Camerons Architects defends ‘marketing strategy’ after attracting criticism for discounting professional services on bargain-basement internet site
Scottish firm Camerons Architects has come under fire after becoming the first UK practice to offer discounted services through online voucher company Groupon.
The Edinburgh and Galashiels based studio has been criticised for advertising a 70 per cent discount on initial consultations through the bargain-buy website, which typically features cheap holidays and beauty treatments.
According to the firm, six clients have already signed up for the £120 offer, which includes a one-hour consultation, a computerised plan drawing of their property and a sketch proposal. The service, it was claimed, would normally cost about £400 and is roughly equivalent to RIBA stages B/C.
Peter Morris of new practice Peter Morris Architect said offering commercial clients discount services ‘seriously devalues the skills of designers and the profession as a whole’. He added: ‘Low and zero fees are all about ego and short-sightedness.’
A ‘shocked’ Nick Willson of Nick Willson Architects said: ‘If this becomes widespread, then I am going to work in McDonald’s. I would not be able to provide a professional and worthwhile service for £120. How many of these [projects would] a newly qualified architect have to do to pay off the £90,000 student loan they are going to be saddled with?’
Julie Slorach, director of Camerons’ Edinburgh office, defended the practice and said the firm ‘profoundly’ disagreed with ‘ludicrously low fees’.
She said: ‘As this was a new endeavour for Camerons, and for Groupon, we discussed and agreed our resourcing strategy and are comfortable with the mechanisms in place.’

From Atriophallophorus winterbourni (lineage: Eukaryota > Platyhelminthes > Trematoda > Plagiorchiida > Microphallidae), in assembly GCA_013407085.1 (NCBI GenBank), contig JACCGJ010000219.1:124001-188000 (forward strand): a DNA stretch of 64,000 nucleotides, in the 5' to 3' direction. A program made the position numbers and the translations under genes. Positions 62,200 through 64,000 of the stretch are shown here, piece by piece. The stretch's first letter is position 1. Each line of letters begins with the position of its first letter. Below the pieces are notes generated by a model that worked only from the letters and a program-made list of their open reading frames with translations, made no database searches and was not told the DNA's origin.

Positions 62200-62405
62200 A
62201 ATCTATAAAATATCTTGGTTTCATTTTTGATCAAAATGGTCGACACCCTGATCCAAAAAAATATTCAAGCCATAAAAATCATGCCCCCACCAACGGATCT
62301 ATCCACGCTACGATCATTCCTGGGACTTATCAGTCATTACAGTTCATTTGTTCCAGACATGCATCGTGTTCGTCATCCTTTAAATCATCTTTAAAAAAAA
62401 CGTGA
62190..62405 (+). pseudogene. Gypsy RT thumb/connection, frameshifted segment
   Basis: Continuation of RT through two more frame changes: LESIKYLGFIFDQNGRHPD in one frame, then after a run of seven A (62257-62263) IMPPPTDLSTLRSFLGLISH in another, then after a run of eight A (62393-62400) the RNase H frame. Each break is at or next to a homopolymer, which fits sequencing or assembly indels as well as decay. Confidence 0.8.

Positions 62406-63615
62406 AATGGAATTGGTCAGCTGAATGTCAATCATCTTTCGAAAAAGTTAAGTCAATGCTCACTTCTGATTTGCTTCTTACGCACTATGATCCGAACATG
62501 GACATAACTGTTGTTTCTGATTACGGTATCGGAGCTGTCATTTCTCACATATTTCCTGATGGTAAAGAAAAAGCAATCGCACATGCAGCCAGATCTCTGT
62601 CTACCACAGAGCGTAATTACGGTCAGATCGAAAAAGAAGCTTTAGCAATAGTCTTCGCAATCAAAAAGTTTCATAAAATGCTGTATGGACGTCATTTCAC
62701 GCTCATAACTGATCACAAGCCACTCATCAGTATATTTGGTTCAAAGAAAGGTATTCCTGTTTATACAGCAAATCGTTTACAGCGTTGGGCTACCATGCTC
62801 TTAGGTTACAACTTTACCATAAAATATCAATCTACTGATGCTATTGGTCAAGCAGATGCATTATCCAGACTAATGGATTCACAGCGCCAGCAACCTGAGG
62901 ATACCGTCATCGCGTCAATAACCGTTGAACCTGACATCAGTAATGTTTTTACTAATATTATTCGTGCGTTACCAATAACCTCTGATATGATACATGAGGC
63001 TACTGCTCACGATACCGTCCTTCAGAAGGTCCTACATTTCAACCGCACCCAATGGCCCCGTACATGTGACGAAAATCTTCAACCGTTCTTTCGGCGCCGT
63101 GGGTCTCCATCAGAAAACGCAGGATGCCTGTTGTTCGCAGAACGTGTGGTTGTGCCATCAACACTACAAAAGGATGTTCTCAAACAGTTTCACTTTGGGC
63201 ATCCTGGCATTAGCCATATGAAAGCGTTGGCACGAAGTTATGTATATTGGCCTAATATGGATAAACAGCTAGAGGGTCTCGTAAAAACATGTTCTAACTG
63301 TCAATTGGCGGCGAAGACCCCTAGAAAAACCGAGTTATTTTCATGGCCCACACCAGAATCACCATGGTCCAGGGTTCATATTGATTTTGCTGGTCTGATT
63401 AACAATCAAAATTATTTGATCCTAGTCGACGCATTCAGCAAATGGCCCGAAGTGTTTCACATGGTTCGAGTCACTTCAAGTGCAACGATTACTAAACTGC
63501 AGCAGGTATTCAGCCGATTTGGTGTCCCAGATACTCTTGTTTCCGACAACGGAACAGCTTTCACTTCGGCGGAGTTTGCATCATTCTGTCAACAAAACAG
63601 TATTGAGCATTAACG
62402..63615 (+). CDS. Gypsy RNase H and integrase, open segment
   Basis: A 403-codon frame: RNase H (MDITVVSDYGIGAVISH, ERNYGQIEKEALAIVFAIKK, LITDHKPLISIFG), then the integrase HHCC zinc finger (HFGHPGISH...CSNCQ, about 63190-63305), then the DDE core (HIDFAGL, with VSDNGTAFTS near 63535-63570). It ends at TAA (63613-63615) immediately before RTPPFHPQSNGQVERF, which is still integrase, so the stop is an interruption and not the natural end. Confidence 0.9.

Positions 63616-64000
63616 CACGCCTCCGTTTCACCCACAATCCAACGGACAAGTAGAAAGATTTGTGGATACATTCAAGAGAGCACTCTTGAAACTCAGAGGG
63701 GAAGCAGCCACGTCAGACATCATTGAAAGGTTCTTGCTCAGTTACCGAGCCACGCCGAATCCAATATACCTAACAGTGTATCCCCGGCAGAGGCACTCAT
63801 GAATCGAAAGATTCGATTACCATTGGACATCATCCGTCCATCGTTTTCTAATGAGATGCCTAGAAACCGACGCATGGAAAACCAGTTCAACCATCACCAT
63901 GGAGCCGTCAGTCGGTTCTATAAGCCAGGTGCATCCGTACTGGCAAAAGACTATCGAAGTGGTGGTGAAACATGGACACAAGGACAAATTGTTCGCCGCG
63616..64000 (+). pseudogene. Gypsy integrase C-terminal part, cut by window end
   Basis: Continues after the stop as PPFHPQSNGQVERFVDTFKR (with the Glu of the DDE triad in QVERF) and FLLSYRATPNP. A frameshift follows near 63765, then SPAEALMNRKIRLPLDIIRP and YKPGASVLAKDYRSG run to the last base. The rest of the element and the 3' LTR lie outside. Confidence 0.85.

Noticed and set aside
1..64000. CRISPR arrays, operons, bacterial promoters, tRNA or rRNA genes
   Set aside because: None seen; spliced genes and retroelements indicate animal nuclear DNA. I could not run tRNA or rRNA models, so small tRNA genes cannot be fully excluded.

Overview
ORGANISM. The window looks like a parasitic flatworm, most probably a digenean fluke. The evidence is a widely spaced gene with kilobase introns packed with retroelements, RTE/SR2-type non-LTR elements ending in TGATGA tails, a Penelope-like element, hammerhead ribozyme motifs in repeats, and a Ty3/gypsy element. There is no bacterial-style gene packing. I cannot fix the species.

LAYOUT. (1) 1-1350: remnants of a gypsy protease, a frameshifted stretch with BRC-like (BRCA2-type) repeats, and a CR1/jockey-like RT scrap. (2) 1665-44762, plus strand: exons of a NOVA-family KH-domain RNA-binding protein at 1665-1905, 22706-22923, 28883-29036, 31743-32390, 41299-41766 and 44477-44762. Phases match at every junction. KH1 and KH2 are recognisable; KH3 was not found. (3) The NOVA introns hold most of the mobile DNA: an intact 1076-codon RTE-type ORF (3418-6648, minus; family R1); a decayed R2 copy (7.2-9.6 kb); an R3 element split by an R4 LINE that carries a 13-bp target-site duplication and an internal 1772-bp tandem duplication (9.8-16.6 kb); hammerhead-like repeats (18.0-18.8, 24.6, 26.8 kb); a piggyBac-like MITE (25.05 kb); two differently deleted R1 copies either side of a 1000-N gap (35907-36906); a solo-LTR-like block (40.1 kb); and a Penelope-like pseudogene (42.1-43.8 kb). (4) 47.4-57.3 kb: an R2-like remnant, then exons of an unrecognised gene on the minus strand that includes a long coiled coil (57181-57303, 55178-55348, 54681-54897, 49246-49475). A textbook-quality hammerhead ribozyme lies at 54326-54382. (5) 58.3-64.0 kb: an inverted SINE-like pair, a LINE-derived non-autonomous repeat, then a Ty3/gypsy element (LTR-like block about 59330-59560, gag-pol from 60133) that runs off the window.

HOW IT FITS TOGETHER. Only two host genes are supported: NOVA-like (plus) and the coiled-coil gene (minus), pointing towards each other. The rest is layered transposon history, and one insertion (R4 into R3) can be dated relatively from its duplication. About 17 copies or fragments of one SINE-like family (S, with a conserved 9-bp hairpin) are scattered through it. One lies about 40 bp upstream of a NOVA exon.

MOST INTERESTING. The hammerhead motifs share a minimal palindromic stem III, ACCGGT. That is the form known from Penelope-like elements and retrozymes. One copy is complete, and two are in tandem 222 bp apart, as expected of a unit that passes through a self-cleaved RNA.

The company planned to share up to 50 projects between its two offices. But it admitted it would have faced issues with 100 responses. ‘Ultimately the offer is a marketing strategy to increase our visibility to clients,’ she said.
Chris Williamson of Weston Williamson described using Groupon as a ‘fantastic idea’. He said: ‘If you are short of work it makes sense to lower prices. We all need to be flexible on fees without being stupid.’
John Assael of Assael Architecture
Clients should be very wary about these sorts of offers. After all, a house is normally a family’s biggest investment, and to choose a cheap architect to advise them seems incredibly foolish. Would an architect go to the cheapest surgeon, or solicitor? Not me…..
We are incredibly proud to have Camerons Architects as a Groupon partner. While we will not comment on their business specifically what we are keen to stress is that Groupon is used by thousands of businesses every month to reach new customers. We are an experience destination offering a wide variety of products and services that entice people to try new things; working closely with partners to discuss the sort of offers that would be appealing to our customers and help their business achieve its marketing objectives. Our aim is to help businesses obtain new and most importantly repeat customers. If our partnership engages more consumers with architect services we would hope this would be beneficial for the industry in the long-term.
Peter Wilson director of the Wood Studio at Napier University
I know times are hard and that architects have to find novel ways of marketing themselves, but this surely takes things into a new league altogether. I look forward to discovering how they cope should they be overwhelmed with enquiries.
The big question will come if more architects decide it’s a really good wheeze to market themselves via Groupon – will they start undercutting their already discounted fees in order to compete with each other? You couldn’t make it up really.
Roger FitzGerald, chair of ADP
Architects have always offered a bit of discounted initial work to make their mark with potential new clients. If this works for Camerons in their local market, good luck to them.
The wider issue is that discounts, special deals, sample schemes, OJEU submissions, unsuccessful bids, options, competition entries …they all come at a cost. The profession is operating incredibly inefficiently at present, for a variety of reasons - the economy, procurement rules, and undervalued service. Vast amounts of time are wasted, and that’s what really frustrates me: it erodes the time that can be spent on designing and refining real projects. It’s inefficient, and ultimately unsustainable.